looking again at this glass, plus other diamond engraved tumblers/glasses from the 1780 - 1830 period, I think I stand to be corrected regarding my comments on the use of the upper case J for the numeral 1.
This correction may support Christine's comments to some extent.
The majority of glasses which carry some form of wording, plus a date, are wheel engraved and show upper case lettering. Almost without exception the figure 1 is shown either serifed, as in the modern form, or as an upper case I.
But when it comes to diamond scratched/engraved representation of the same digit, it does appear that its form changes and it is shown frequently as an upper case J - the reason being, possibly, that the engraver, who may not have been professional, is simply repeating a style that they would have used in their handwriting - and the style was what we might now call copperplate.
At school I can remember writing an upper case T and F that looked archaic with rather florid intros and curly endings - but we did write proper in those days - real joined up stuff, most of the caps. had up-swept beginnings and often curly endings.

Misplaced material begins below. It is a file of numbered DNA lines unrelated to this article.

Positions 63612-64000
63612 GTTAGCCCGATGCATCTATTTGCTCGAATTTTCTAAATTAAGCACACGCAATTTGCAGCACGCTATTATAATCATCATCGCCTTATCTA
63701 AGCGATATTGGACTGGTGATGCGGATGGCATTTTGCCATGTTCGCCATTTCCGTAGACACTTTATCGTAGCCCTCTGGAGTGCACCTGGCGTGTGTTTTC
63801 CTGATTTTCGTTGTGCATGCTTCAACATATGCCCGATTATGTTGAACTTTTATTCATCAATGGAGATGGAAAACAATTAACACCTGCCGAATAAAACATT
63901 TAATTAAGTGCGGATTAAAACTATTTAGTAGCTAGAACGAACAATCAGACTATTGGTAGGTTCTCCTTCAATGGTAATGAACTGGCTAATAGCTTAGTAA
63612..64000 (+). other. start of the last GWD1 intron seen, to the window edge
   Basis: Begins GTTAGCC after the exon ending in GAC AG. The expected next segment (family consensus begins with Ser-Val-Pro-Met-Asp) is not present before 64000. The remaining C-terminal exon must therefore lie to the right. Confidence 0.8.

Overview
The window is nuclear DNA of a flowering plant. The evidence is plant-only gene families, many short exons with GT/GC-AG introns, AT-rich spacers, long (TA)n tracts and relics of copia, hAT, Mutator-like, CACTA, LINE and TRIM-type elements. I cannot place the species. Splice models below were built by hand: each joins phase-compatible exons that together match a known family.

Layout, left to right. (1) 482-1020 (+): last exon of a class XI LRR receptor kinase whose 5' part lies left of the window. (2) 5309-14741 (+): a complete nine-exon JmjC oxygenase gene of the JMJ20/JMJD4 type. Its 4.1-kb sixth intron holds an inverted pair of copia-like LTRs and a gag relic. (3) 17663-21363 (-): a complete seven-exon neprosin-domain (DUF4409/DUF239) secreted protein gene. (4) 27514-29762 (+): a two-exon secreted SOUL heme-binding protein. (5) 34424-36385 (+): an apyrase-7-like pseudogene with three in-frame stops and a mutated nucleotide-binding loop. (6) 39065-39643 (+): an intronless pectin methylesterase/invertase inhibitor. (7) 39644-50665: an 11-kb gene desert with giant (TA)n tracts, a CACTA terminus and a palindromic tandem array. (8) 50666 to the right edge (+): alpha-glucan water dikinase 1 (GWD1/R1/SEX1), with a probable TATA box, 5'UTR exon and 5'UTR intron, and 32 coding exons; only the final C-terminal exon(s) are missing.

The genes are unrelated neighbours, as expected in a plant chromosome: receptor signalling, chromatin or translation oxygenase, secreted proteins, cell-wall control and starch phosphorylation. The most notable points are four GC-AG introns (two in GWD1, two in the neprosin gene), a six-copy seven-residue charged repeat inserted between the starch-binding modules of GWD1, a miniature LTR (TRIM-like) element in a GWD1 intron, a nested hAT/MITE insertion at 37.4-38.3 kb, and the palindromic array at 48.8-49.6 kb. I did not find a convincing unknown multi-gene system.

For those interested in tumblers, then John Brooks' small booklet ('Glass Tumblers 1700 - 1900') shows examples with hand engraved script showing the upper case J being used in the date, even as late as the mid 1830's, although by then it was starting to slim down.
My other source of images of tumblers is a catalogue from Delomosne & Son Ltd. (March 2008) 'Rare English Tumblers 1750 - 1830' which was produced as part of The British Antiques' Dealers Association 90th Anniversary Exhibitions. Very worth while buying if you are interested in tumblers, although as far as I can see none of the 87 examples shown is decorated in diamond point - they appear to all be wheel engraved, which seems unusual.
I've attached a pic of another marriage tumbler of alleged early C19 provenance, but wheel engraved, showing the more usual 1 produced on the wheel ...... but perhaps without the rustic appeal of the op's example.
It says William & Mary Birchall 1804, and the engraving is promoted from the ordinary by the quite uncommon small polished dimples midway along the strokes.